Guidance Document 12

Attachment 1 - Groundwater Monitoring Reporting Requirements


Information submitted to MDA should include:

  1. Analytical results for samples including QA samples;
  2. Stabilization, purge volume and/or recovery rate test forms;
  3. Copies of "chain-of-custody" forms, lab analytical reports, lab QA/QC reports, and MDA Laboratory Data Review Checklist - GD29 Attachment (PDF) ;
  4. Copies of field records;
  5. Water level measurements to the nearest 0.01 foot from the surveyed point referenced to the National Geodetic Vertical Datum or an identified benchmark;
  6. A table showing all water level information to date;
  7. A table showing all analytical results to date. Include numerical information (specify reporting limit) rather than “non detect” for those parameters not detected above reporting limits.
  8. A detailed site map showing the location of all monitoring wells with groundwater elevation contours. The map should clearly indicate the elevations of groundwater contour lines and groundwater elevations in each well. The map should also indicate expected direction of groundwater flow with a directional arrow. All maps should have a north arrow and scale;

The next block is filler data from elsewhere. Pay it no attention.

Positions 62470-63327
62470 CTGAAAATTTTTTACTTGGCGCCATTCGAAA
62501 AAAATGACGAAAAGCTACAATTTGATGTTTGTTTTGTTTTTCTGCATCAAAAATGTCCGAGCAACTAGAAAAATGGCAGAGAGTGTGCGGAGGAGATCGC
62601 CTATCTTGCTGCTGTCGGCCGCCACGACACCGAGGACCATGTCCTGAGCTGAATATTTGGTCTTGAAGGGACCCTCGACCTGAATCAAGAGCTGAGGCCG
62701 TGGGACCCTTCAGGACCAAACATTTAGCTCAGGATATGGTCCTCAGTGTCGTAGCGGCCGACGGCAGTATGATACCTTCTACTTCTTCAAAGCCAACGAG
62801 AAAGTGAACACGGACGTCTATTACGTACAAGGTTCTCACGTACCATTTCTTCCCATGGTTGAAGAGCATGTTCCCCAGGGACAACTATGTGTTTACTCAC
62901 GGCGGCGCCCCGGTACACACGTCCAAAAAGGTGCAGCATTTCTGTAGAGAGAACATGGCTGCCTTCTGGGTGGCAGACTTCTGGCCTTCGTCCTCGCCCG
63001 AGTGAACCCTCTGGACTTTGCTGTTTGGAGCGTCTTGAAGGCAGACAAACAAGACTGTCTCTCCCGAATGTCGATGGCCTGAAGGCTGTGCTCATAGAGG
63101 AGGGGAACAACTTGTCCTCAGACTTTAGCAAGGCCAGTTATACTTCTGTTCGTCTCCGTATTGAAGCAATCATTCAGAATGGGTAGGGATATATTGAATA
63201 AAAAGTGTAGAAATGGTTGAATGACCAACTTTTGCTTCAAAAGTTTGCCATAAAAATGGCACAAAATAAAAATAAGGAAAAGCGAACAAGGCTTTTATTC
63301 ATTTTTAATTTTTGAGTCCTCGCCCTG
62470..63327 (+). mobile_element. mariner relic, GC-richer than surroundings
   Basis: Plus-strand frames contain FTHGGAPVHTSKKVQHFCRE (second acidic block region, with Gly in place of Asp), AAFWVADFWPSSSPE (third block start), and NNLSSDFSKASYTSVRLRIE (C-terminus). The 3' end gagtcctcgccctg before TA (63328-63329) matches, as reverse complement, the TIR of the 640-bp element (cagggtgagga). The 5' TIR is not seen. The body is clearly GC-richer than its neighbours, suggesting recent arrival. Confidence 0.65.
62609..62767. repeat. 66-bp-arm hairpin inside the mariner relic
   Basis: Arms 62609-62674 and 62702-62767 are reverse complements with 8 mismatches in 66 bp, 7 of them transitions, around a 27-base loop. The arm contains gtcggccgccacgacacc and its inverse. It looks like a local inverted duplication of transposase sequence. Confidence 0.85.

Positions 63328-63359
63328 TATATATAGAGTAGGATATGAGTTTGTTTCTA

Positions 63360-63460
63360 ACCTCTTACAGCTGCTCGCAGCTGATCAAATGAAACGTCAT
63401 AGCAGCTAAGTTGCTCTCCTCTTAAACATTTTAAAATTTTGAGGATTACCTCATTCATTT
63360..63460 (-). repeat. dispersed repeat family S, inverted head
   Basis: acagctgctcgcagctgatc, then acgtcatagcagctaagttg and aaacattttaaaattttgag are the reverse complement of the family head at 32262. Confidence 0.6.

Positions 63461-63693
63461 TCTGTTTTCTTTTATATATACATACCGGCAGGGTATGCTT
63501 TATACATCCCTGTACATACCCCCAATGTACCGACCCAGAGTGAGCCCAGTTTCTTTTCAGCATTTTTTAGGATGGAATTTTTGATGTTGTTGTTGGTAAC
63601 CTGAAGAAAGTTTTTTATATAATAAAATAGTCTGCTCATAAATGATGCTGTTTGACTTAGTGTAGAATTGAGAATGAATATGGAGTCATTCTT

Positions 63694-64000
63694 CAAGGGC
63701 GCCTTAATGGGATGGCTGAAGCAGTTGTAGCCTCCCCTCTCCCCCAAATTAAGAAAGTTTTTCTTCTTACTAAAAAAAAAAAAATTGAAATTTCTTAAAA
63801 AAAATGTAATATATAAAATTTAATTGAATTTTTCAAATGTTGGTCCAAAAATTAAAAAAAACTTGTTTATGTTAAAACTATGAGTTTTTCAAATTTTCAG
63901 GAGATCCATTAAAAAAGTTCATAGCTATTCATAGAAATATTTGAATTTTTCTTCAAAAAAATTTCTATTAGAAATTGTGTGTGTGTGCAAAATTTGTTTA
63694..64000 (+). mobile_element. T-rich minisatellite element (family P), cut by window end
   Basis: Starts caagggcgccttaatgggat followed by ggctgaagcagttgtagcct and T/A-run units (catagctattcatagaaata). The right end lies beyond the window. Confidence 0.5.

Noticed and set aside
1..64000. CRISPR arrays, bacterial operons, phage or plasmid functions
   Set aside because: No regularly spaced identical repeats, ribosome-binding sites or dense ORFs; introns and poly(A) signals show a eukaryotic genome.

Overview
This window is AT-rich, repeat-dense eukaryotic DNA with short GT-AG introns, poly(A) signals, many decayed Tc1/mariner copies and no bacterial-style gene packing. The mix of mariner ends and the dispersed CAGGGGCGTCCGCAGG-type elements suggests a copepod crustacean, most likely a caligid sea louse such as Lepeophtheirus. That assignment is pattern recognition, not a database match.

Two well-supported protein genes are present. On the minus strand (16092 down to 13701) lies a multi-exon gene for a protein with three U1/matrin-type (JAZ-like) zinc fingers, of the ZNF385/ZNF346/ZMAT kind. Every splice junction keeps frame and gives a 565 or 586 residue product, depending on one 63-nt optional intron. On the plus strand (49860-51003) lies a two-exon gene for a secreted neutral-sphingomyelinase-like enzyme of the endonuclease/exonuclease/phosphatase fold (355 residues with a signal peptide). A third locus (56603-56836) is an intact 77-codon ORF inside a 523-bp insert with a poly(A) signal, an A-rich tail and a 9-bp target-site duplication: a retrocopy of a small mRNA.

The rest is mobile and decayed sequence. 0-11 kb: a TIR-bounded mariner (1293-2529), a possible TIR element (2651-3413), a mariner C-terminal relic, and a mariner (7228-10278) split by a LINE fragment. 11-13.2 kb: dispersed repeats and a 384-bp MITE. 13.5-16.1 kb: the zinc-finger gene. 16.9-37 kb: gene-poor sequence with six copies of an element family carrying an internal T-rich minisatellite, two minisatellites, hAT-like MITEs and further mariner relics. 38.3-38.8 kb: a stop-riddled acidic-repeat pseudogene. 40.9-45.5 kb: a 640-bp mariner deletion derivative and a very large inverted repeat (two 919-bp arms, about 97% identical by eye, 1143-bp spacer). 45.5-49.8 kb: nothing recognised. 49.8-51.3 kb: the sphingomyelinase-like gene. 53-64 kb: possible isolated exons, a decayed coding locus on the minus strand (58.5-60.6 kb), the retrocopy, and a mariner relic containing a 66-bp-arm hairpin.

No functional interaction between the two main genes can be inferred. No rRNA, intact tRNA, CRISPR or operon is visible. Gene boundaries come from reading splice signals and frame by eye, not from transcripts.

9. A brief description of how the groundwater contour map was completed (for example, the name of the groundwater model used);
  10. A statement explaining the reasons for and ramifications of any deviation in sampling, analytical techniques or equipment from those stated above or in the laboratory QA/QC Plan;
  11. A hydrograph showing changes in water level elevations over time;
  12. Provide all calculations needed to determine unionized ammonia concentrations, if required; and
  13. Provide all calculations needed to determine the horizontal hydraulic conductivity from slug or plug test data.


Once a year, or as agreed to by MDA, a summary and discussion of the monitoring results should be submitted to the MDA. This annual summary should:

  1. Identify recent and long-term trends in the concentrations of monitored constituents and in water elevations;
  2. Tabulate the analytical results to date and highlight those that exceeded groundwater regulatory standards (such as Health Risk Limits, Health Based Values or Maximum Contaminant Levels). On tables, include numerical information such as <0.1 rather than “Not Detected” for those parameters not detected above reporting limits and list the regulatory standards;
  3. Provide concentration vs. time graphs for selected analytical parameters. Use an appropriate scale so that all data is easily seen;
  4. Provide a hydrograph showing changes in water level elevations over time;
  5. Evaluate the effect the facility is having on groundwater;
  6. Suggest any additions, changes, or maintenance needed in the monitoring program; and
  7. Provide a groundwater flow map (see eighth bullet above).